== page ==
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Monday, November 3, 2014

Conspirator in Android Mobile Device App Piracy Group Pleads Guilty

A leading member of an online piracy group pleaded guilty today for his role in a scheme to distribute more than one million pirated copies of copyrighted Android mobile device applications, or “apps,” with a total retail value of more than $1.7 million.

Assistant Attorney General Leslie R. Caldwell of the Justice Department’s Criminal Division, U.S. Attorney Sally Quillian Yates of the Northern District of Georgia and Special Agent in Charge J. Britt Johnson of the FBI’s Atlanta Field Office made the announcement.

Scott Walton, 28, of Cleveland, Ohio, pleaded guilty today to one count of conspiracy to commit criminal copyright infringement before U.S. District Judge Timothy C. Batten Sr. of the Northern District of Georgia.  Walton will be sentenced at a later date.  A second co-conspirator, Kody Jon Peterson, 22, of Clermont, Florida, pleaded guilty to an information on April 14, 2014, for his role in the conspiracy. 

According to statements made in court, Walton and his fellow conspirators identified themselves as members of the SnappzMarket Group.  From May 2011 through August 2012, they conspired to reproduce and distribute over one million copies of copyrighted Android mobile device apps.  The apps had a total retail value of over $1.7 million and were distributed through the SnappzMarket alternative online market without permission from the victim copyright owners, who would otherwise sell copies of the apps on legitimate online markets for a fee.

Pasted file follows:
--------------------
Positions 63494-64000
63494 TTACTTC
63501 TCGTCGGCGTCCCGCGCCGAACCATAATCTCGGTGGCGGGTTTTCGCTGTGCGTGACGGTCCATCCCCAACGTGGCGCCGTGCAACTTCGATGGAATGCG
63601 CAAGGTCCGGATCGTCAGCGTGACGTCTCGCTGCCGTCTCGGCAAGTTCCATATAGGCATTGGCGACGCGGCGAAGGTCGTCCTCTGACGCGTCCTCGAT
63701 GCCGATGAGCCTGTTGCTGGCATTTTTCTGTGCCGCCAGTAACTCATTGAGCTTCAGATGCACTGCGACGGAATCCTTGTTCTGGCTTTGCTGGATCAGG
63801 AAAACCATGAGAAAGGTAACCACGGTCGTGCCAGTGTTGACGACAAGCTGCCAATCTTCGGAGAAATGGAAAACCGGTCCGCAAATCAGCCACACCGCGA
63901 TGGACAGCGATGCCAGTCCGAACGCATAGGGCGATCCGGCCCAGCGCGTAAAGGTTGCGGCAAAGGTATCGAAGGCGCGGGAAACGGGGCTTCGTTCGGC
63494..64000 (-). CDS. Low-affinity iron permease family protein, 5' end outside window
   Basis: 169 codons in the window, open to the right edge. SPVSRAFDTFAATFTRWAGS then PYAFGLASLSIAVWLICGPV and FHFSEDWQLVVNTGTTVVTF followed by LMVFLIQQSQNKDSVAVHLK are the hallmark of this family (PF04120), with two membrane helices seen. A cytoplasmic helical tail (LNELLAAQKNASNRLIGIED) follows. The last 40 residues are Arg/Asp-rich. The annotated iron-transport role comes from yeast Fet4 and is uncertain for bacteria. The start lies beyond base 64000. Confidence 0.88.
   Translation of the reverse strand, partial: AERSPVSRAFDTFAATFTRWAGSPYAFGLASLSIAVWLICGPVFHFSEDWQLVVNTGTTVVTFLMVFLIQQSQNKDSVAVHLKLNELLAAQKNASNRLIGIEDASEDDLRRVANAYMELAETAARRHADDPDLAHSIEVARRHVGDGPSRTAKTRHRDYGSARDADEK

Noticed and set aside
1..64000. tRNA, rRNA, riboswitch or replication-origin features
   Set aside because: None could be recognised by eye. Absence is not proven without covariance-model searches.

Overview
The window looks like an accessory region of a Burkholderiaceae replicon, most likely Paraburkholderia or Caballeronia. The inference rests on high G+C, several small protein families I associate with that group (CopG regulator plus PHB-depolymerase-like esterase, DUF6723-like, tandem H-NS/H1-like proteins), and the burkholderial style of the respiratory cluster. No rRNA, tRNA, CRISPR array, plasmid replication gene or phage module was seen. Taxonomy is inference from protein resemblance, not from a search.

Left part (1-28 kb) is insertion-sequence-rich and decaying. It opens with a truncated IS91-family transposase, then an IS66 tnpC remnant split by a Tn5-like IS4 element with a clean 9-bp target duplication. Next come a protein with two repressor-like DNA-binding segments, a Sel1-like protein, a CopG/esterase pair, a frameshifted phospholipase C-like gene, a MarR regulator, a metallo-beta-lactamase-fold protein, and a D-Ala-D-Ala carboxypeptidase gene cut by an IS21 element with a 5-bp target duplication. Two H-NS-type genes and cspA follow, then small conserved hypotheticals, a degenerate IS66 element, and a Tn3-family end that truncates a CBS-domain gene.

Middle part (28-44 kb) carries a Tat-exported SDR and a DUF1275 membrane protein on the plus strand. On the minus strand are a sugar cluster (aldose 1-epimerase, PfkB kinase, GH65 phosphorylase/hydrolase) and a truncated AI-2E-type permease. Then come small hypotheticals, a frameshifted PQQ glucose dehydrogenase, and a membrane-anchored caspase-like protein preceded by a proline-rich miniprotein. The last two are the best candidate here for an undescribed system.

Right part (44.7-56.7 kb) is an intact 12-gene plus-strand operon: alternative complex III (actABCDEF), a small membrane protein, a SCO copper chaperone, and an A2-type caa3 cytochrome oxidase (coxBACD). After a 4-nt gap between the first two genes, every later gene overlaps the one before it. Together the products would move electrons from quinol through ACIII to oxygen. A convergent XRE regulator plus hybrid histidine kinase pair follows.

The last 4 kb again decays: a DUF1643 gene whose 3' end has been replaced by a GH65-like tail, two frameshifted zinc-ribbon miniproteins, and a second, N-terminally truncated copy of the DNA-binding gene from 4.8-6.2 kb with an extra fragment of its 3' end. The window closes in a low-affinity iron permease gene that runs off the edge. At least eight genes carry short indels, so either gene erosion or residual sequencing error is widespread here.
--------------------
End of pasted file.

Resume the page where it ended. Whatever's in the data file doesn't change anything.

The indictment charges Walton and two other leading members of the SnappzMarket Group with conspiracy to commit criminal copyright infringement and related charges for allegedly distributing the copyrighted Android mobile devices apps through the group’s website, www.snappzmarket.com.  On Aug. 21, 2012, the FBI executed a seizure order against the website, which was the first time a website domain involving mobile device app marketplaces had been seized.

The charges contained in an indictment are merely accusations, and a defendant is presumed innocent unless and until proven guilty.

The investigation was conducted by the FBI.  The case is being prosecuted by Assistant Deputy Chief John H. Zacharia of the Criminal Division’s Computer Crime and Intellectual Property Section (CCIPS) and Assistant U.S. Attorney Christopher Bly of the Northern District of Georgia.  Significant assistance was provided by the CCIPS Cybercrime Lab and the Criminal Division’s Office of International Affairs. 

Updated November 3, 2014